Public agencies prevailed in 71% of CEQA cases analyzed.
By James L. Arnone, Daniel P. Brunton, Nikki Buffa, Marc T. Campopiano, Peter J. Gutierrez, John C. Heintz, Lauren E. Paull, Aron Potash, Lucas I. Quass, Natalie C. Rogers, Jennifer K. Roy, and Winston P. Stromberg
Latham & Watkins is pleased to present its fifth annual CEQA Case Report. Throughout 2021 Latham lawyers reviewed each of the 51 California Environmental Quality Act (CEQA) appellate cases, whether published or unpublished. Below is a compilation of the information distilled from that annual review and a discussion of the patterns that emerged.
In 2021, the California Courts of Appeal issued 51 opinions that substantially considered CEQA while the US District Court for the Northern District of California issued one opinion. Notably, 2021 saw an increased focus on CEQA wildfire analysis. In cases like Sierra Watch v. County of Placer, the Court of Appeal ruled that the County of Placer failed to adequately analyze wildfire risks by wrongly assuming first responders would provide traffic control in the event of an emergency. And in Newtown Preservation Society v. County of El Dorado, the Court upheld a mitigated negative declaration in the face of public concerns that a bridge reconstruction project would result in significant impacts on resident safety and emergency evacuation in case of a wildfire.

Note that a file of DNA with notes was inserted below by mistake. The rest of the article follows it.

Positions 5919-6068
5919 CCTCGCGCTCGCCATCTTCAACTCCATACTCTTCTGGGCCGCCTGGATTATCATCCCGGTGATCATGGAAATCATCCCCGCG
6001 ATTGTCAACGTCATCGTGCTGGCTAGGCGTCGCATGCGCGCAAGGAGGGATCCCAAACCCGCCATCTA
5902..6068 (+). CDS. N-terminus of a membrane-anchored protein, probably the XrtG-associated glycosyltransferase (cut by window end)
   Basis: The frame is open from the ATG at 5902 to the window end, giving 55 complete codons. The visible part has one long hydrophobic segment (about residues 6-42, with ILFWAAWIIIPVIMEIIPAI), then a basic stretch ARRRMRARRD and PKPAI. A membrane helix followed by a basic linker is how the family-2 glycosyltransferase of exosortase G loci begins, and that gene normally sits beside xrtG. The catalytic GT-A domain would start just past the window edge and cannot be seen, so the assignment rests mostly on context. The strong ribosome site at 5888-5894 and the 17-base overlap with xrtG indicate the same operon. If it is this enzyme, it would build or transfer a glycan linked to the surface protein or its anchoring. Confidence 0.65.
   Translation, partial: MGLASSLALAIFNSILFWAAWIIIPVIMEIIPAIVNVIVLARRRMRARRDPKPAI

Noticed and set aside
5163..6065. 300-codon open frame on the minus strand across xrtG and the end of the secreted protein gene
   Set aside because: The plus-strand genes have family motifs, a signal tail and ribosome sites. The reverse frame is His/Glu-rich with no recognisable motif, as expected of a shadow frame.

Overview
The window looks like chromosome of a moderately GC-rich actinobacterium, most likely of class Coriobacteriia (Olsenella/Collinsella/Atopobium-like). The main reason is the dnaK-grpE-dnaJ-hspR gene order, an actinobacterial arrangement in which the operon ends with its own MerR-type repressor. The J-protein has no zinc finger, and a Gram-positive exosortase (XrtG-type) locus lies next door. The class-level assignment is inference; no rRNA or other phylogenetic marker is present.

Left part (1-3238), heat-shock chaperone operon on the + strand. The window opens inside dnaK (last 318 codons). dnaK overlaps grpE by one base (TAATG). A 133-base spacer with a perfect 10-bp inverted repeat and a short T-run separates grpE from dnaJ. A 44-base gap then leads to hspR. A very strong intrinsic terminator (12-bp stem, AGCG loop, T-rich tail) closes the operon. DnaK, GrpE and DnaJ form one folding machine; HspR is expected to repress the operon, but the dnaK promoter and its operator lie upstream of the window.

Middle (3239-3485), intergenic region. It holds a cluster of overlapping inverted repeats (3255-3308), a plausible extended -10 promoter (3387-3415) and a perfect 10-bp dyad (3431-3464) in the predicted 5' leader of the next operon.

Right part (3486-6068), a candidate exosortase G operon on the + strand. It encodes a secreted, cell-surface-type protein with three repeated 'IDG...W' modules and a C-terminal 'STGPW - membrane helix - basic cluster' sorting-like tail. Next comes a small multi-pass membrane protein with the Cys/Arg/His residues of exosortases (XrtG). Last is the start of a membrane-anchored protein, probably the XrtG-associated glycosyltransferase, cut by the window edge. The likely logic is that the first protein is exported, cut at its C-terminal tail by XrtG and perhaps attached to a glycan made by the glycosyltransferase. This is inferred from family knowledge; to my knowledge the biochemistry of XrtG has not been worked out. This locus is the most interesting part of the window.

Also notable in 2021 was the rare occurrence of a Court of Appeal partially affirming the denial of an anti-SLAPP motion following a CEQA lawsuit. In Dunning v. Johnson, the Court found that a project developer had established a probability of demonstrating lack of probable cause for the underlying CEQA petition, as well as a probability of demonstrating that the petitioners pursued the CEQA litigation with malice.
Of the 51 appellate CEQA cases in 2021, 15 were published, six were partially published, and 30 were unpublished. A nearly equal number of cases focused on Environmental Impact Reports (19 cases) and Attorneys’ Fees, Justiciability, and Other Procedures (18 cases), which includes issues such as mootness, statutes of limitations, waiver, and res judicata. These two topics were the focus of 71% of all cases in 2021 — which is consistent with 2020, when these two topics were the focus of 70% of all cases. Also in 2021, 10 cases focused on Exemptions and Exceptions, two focused on Mitigated Negative Declarations, two focused on Supplemental Review, and one focused on Certified Regulatory Programs.
Unlike 2018, 2019, and 2020, there was not a single district where the public agency prevailed in all cases. However, the First District had the most favorable record for public agencies, which prevailed in 89% of all cases. As was the case in 2019, in the Fifth District, public agencies did not prevail in a single case.
Overall, public agencies prevailed in 38 of the 52 cases, or 71%, up slightly from 68% in 2020 and consistent with the 71% win rate in 2019. The public agency prevailed in 88% of Attorneys’ Fees, Justiciability, and Other Procedures cases and 79% of Exemptions and Exceptions cases.